How the Bank of England rate rise will affect you | Romans

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2 Nov 2017

How could the Bank of England rate rise affect you?

Author: Greg May

Within minutes of the Bank of England increasing the bank rate from the record low of 0.25% up to 0.5%, many high street lenders jumped to increase their rates on both savings and mortgages.

Millions of homeowners are currently sitting on variable rate mortgages and may face higher monthly repayments. How much or how little the interest rate rise affects your household will vary depending on your individual circumstances, the terms of the mortgage, how long it has been taken out for and what type of mortgage it is.

Those on a fixed rate mortgage won’t have to act until their deal ends however, it’s advisable to keep a note of when this will be as, when the fixed rate comes to an end, you will be automatically switched over to a SVR mortgage, which particularly now rates have risen, may result in more expensive monthly repayments.

Romans’ Director of Mortgage Services, Greg May advises: “Homeowners sitting on a SVR may be hit the hardest now the Bank of England rate has increased. Anyone who is on a variable rate should speak to a mortgage advisor to ensure they are on the right rate for their circumstances now the changes have come into play.”

The table below shows the potential impact this 0.25% bank rate increase could have on a tracker and SVR mortgage. It also gives a good indication as to how much you could potentially save by coming off your SVR and moving onto a discounted mortgage. Using the table below, for every £100,000 borrowed, this 1.49% extra interest equates to around £900 per year - illustrating the potential savings which could be made by shopping around for a different mortgage product. 

Total borrowing over 25 years

Monthly repayments*
at 2.25%**

Monthly repayments*
at 2.5%**

Monthly repayments*
at 3.74%**

Monthly repayments*  
at 3.99%**

£100,000

£436

£449

£513

£527

£200,000

£872

£897

£1,027

£1,054

£250,000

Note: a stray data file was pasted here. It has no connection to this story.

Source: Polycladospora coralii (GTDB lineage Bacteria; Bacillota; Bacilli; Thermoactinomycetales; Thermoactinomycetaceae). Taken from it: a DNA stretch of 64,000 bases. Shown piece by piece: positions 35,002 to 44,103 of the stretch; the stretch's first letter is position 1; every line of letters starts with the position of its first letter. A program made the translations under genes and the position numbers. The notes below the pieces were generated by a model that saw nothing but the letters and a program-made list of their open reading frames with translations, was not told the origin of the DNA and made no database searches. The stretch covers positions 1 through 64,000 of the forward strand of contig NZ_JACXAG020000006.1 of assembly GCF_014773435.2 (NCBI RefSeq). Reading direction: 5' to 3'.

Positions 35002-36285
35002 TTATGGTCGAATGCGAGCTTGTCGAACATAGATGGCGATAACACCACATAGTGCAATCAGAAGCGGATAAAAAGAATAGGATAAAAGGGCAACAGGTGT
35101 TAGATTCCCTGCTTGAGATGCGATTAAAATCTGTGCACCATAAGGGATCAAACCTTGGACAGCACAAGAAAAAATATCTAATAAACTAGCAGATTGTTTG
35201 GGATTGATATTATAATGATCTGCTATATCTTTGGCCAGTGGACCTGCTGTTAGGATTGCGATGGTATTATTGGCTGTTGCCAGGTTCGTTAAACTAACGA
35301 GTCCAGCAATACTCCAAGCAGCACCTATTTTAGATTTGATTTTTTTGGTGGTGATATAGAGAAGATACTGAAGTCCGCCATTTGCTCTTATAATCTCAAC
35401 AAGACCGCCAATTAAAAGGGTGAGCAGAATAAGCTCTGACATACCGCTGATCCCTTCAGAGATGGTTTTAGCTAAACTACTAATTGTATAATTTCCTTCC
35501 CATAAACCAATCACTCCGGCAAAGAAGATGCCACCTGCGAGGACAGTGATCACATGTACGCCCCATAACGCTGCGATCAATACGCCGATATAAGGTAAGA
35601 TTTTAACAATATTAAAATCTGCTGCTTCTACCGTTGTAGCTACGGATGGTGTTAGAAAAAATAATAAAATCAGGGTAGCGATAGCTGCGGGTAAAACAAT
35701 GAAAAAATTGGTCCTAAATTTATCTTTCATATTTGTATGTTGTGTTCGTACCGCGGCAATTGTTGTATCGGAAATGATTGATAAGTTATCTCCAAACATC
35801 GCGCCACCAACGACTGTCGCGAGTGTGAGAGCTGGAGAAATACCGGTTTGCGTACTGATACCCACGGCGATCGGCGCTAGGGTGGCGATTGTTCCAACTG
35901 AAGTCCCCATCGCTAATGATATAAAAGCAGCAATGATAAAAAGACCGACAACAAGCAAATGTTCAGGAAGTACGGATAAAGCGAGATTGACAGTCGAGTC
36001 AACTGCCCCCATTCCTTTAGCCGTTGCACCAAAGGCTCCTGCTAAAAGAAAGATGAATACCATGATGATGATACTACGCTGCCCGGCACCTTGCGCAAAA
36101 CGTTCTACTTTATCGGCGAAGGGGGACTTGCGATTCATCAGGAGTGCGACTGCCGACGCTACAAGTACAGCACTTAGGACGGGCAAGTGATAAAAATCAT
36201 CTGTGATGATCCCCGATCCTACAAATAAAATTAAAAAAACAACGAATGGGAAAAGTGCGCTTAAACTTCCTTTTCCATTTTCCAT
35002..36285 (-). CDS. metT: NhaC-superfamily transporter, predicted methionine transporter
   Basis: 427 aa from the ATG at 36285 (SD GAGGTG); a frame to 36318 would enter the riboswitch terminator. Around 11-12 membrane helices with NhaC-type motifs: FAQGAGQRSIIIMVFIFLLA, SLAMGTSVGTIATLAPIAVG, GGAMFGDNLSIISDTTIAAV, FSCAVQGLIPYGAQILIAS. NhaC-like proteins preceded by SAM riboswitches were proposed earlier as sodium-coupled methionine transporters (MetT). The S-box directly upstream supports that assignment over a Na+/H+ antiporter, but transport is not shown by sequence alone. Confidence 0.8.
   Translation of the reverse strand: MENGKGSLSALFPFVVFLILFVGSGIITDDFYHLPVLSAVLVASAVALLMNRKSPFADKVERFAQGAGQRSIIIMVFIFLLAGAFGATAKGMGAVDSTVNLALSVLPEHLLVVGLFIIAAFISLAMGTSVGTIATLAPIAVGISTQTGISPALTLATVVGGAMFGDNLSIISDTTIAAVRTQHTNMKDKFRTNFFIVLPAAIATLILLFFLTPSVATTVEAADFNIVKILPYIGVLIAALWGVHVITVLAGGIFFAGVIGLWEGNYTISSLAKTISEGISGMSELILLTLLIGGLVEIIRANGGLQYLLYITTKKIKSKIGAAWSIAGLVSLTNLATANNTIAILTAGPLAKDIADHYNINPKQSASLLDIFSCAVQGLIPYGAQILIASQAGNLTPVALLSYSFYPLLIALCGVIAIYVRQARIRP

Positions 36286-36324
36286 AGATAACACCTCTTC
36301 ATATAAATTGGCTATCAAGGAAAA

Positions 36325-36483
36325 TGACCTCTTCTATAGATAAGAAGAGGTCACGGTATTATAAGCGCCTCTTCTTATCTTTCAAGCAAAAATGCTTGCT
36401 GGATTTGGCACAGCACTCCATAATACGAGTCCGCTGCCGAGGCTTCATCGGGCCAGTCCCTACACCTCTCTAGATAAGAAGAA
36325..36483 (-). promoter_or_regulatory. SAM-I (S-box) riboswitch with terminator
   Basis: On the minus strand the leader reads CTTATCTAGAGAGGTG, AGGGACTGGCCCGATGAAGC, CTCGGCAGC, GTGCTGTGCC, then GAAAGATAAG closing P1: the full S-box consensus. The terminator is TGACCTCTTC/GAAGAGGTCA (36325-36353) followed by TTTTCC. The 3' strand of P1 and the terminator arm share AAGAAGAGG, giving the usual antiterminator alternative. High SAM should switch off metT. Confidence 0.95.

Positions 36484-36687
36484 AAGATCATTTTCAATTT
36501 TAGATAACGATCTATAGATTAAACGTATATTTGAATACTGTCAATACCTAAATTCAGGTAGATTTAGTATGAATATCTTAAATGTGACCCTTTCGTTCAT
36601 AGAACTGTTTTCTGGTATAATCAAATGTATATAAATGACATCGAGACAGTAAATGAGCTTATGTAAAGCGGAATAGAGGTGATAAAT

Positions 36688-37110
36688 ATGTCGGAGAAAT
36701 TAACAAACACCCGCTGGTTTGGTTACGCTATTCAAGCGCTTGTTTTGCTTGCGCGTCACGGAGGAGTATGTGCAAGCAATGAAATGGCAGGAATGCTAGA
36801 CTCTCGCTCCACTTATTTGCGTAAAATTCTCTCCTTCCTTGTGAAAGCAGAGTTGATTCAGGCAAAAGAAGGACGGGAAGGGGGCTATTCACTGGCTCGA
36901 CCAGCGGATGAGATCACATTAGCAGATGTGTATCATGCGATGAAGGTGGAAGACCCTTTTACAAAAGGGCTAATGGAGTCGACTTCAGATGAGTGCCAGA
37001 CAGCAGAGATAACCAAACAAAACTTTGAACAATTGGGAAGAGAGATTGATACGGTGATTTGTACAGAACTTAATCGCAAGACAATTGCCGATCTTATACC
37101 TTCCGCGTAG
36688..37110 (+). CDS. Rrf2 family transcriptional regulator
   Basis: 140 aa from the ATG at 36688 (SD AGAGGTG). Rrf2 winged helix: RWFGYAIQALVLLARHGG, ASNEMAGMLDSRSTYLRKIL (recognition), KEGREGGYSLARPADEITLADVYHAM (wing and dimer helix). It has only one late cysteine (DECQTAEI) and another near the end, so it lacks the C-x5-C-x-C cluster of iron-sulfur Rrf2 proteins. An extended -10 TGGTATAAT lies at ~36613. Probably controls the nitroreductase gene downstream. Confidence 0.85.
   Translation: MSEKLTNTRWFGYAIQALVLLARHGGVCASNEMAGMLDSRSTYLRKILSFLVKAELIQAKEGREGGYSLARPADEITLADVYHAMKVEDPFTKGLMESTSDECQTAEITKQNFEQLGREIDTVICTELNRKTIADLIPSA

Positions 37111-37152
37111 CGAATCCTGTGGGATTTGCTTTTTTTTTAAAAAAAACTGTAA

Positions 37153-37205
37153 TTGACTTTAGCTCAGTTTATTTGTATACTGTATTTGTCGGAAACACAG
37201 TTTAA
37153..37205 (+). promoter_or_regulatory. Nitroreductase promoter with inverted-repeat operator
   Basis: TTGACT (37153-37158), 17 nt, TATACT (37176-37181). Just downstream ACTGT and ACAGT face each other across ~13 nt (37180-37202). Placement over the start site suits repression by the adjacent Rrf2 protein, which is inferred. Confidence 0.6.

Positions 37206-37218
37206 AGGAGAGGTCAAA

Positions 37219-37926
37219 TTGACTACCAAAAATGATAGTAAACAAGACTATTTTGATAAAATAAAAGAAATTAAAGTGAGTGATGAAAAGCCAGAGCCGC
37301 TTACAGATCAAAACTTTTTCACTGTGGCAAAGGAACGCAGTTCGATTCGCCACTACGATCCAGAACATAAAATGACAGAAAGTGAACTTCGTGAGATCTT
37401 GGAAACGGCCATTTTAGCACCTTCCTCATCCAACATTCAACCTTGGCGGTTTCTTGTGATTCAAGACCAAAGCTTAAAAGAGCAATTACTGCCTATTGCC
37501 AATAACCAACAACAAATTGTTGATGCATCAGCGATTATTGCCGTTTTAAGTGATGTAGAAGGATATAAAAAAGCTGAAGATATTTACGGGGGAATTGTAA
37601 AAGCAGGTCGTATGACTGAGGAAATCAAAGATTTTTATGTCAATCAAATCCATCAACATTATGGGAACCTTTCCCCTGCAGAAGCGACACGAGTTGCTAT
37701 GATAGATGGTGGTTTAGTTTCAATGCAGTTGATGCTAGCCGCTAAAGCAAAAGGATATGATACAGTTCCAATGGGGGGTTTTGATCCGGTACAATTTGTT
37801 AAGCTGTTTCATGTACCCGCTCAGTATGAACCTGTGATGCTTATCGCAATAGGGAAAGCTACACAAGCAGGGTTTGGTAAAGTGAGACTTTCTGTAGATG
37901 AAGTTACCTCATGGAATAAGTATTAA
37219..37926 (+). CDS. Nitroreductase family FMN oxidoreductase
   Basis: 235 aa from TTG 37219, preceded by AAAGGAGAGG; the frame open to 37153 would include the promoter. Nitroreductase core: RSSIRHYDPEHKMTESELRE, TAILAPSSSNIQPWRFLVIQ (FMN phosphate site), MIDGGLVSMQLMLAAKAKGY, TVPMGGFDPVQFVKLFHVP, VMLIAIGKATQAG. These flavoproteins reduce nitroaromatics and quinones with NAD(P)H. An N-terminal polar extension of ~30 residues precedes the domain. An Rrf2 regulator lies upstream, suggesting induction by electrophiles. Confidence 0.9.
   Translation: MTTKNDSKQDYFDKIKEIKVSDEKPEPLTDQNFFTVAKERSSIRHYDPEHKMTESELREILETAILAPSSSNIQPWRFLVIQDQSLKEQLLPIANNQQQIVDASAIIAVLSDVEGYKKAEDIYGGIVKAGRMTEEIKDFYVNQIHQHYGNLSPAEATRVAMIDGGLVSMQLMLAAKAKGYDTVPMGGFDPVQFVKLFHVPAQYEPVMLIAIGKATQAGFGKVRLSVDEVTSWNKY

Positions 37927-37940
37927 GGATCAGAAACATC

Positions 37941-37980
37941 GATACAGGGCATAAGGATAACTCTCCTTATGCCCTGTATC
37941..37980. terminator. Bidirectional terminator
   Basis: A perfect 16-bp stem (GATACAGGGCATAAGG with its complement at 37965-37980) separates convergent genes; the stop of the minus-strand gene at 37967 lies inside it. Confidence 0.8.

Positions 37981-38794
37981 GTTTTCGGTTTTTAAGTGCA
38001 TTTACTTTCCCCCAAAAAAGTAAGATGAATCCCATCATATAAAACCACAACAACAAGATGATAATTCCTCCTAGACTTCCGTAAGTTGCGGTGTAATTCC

£1,090

£1,122

£1,283

£1,318

 

 

 

 

 

 

 

 

Whilst many households may be at risk of paying off a higher rate of interest unnecessarily, it is unlikely this change will cause a financial crisis. In recent years, mortgage lenders have been required to stress test applicants and ensure that borrowers can afford to repay their mortgage if interest rates rise by around 5 – 7%.

However, it’s not all bad news – whilst you may end up paying more on your mortgage, you are likely to see an increase in the interest made on your savings accounts. Whether or not this off-sets the rise in mortgage repayments will of course depend on your individual circumstances.

If you are unsure about how the interest rate rise will affect you, get in touch with Romans mortgage experts on 0118 3219 536 – we can advise on the right product for your circumstance. 

 

You may have to pay an early repayment charge to your existing lender if you remortgage.

Your home may be repossessed if you do not keep up repayments on your mortgage.

There will be a fee for mortgage advice. The actual amount you pay will depend upon your circumstances. The fee is up to 1%, but a typical fee is 0.3% of the amount borrowed.

MAB 8688

 

*Monthly repayments calculated using Money Supermarket, the above figures are subject to fees and admin costs and are for illustrative purposes only.

**These rates are not taken from a specific product or lender.

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